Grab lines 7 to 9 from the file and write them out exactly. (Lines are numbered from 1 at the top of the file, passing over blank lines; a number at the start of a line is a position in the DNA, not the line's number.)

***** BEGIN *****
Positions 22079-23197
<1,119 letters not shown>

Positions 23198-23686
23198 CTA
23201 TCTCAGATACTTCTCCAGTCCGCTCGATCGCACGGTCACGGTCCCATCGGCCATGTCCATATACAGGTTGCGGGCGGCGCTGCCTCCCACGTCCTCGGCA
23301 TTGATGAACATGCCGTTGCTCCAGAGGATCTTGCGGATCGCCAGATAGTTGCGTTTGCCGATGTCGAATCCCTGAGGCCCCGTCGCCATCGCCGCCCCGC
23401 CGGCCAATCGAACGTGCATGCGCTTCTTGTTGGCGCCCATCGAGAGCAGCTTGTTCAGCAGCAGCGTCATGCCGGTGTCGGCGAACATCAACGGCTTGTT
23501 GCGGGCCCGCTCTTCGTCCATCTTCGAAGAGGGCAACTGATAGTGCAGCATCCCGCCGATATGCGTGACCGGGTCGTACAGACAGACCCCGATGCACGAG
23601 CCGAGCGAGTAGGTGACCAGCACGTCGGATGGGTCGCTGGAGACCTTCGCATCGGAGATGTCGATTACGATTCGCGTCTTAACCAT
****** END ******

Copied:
23401 CGGCCAATCGAACGTGCATGCGCTTCTTGTTGGCGCCCATCGAGAGCAGCTTGTTCAGCAGCAGCGTCATGCCGGTGTCGGCGAACATCAACGGCTTGTT
23501 GCGGGCCCGCTCTTCGTCCATCTTCGAAGAGGGCAACTGATAGTGCAGCATCCCGCCGATATGCGTGACCGGGTCGTACAGACAGACCCCGATGCACGAG
23601 CCGAGCGAGTAGGTGACCAGCACGTCGGATGGGTCGCTGGAGACCTTCGCATCGGAGATGTCGATTACGATTCGCGTCTTAACCAT